Catawba County Employee Spotlight
Jodie Yoder-Lead 911 Telecommunicator
Title: Lead 911 Telecommunicator/Certified Training Officer
Department: Emergency Services/ 9-1-1
How long have you worked with the county?
What does your job involve? Please describe what you do.
In Catawba County, telecommunicators work in a PSAP (public safety answering point). All 9-1-1 calls are routed in to the 9-1-1 center where jurisdiction and the appropriate response are determined. This can be difficult with callers who are upset or don’t know their location. We then question the caller with the appropriate questions to ascertain their need and begin a response. Keeping the caller calm and focused can prove difficult. We deal with multiple calls at the same time so multi-tasking is imperative. Not only do all 9-1-1 calls come to us, but all administrative calls do as well. I have given CPR instructions to a mother of a child not breathing, listened to a wife scream that her husband has died, talked to neighbors who are watching the house across the street burn down, and taken numerous accidental 911 dials. The range of calls is endless. I never know what I’m going to deal with when I get to work and that makes every day interesting. Being the first first responders and helping the caller until responders can make it to the scene is critical.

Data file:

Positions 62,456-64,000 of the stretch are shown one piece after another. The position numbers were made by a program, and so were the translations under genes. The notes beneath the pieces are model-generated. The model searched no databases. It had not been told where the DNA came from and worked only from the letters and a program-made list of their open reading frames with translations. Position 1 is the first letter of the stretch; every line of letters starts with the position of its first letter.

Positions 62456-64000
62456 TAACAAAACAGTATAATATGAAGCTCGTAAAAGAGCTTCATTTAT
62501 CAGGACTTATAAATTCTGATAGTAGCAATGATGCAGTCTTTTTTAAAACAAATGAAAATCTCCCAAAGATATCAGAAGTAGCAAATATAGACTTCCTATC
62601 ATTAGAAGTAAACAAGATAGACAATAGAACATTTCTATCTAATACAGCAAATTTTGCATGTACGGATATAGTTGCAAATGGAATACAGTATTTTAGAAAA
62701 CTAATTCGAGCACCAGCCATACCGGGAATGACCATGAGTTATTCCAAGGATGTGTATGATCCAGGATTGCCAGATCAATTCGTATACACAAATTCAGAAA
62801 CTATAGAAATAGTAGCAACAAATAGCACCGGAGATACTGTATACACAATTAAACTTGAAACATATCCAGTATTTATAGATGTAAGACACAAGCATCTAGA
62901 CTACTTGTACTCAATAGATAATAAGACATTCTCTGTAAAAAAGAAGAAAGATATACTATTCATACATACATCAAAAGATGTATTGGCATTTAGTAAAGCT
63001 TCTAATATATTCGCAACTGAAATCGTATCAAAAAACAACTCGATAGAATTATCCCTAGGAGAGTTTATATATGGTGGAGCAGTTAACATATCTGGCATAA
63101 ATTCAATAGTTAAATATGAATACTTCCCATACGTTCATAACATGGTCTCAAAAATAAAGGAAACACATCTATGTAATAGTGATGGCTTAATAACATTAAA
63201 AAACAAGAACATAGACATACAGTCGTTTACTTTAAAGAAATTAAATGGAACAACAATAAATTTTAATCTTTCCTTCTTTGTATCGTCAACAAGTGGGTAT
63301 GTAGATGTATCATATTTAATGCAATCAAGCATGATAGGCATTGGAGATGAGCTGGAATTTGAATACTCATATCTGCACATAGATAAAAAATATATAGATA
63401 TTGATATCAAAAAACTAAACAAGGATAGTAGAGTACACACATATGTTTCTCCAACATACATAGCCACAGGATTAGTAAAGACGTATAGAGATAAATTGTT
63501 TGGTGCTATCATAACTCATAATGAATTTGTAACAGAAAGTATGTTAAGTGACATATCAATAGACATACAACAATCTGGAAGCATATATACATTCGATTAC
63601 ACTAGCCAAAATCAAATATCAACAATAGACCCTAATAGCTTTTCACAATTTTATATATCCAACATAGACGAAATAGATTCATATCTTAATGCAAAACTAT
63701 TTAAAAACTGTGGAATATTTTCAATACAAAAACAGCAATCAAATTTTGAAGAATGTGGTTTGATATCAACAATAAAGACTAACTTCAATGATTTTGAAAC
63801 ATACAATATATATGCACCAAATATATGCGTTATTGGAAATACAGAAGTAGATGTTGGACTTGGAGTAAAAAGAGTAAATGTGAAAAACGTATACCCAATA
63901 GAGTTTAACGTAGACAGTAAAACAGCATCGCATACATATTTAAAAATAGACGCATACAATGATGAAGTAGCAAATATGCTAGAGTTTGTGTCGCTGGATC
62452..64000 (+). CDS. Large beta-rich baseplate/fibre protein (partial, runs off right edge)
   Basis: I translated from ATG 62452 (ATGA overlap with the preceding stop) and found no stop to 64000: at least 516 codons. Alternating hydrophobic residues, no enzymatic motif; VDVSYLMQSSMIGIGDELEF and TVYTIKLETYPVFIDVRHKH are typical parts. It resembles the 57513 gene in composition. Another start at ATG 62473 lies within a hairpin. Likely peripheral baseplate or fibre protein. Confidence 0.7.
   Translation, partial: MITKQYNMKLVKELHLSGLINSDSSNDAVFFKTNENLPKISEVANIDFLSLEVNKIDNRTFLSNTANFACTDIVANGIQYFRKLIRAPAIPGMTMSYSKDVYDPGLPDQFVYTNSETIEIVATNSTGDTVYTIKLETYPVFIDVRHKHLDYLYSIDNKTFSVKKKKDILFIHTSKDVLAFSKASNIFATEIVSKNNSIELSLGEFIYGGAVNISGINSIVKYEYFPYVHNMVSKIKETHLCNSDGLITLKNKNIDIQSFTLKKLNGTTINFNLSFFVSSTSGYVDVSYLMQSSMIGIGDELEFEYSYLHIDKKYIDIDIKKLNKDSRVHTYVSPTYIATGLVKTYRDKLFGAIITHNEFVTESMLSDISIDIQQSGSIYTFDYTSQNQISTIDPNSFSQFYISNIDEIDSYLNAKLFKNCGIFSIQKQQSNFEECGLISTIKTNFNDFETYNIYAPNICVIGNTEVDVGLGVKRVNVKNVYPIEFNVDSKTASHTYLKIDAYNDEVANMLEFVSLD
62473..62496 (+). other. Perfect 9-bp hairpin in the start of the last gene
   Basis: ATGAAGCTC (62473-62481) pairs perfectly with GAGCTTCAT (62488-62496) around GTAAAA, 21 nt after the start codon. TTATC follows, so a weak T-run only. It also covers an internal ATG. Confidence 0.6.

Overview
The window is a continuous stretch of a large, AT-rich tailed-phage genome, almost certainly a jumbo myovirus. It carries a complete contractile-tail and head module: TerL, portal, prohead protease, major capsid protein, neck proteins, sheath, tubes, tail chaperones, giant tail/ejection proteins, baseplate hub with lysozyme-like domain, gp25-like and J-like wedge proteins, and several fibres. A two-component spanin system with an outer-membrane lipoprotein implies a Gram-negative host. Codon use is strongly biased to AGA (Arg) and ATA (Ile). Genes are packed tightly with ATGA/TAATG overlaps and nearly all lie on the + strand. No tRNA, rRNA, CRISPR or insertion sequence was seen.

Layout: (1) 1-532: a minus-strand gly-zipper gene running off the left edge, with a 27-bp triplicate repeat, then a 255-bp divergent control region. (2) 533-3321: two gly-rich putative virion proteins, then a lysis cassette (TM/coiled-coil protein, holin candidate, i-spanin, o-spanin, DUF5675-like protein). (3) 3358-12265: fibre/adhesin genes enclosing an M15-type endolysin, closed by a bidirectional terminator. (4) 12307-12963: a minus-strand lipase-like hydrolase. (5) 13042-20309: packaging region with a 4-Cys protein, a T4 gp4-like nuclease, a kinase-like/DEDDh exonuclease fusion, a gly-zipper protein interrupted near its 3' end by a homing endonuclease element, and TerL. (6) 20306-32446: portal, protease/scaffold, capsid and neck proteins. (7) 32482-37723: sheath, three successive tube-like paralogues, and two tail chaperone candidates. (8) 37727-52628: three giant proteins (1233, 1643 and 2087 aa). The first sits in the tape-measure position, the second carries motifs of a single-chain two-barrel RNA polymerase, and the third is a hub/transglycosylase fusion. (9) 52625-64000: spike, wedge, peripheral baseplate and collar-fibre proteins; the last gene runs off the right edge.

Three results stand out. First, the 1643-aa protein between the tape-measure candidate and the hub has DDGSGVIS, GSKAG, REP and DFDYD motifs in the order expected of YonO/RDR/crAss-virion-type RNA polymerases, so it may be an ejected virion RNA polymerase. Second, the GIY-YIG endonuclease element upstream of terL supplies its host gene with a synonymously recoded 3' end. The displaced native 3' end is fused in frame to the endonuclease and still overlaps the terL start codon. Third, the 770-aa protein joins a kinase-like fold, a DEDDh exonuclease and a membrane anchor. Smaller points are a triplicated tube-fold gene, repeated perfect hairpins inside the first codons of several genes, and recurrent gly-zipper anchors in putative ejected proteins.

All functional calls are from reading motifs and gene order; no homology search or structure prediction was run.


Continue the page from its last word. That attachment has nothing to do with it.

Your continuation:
What do you like most about what you do, and why?
I love helping people. It’s cliché, but it is why I love what I do. Going home every day knowing I made a difference in someone’s life is rewarding. I have a great passion for helping those in need and when someone calls 9-1-1, they are likely having one of the worst days of their lives. It’s my responsibility make sure they receive the help they need and to sustain them until someone can arrive.
Which of the county’s core values (doing what’s right, doing what matters, doing it together, doing it well) resonates most with you in the work you do, and why?
The core value that resonates the most with me is doing it well. As a 911 telecommunicator, doing it well matters. There are no “off days.” Every day I walk in and put a headset on is another day someone is going to call in need of help. Doing the job well means being attentive, great customer service, quick dispatch times and following through to ensure everyone arrived.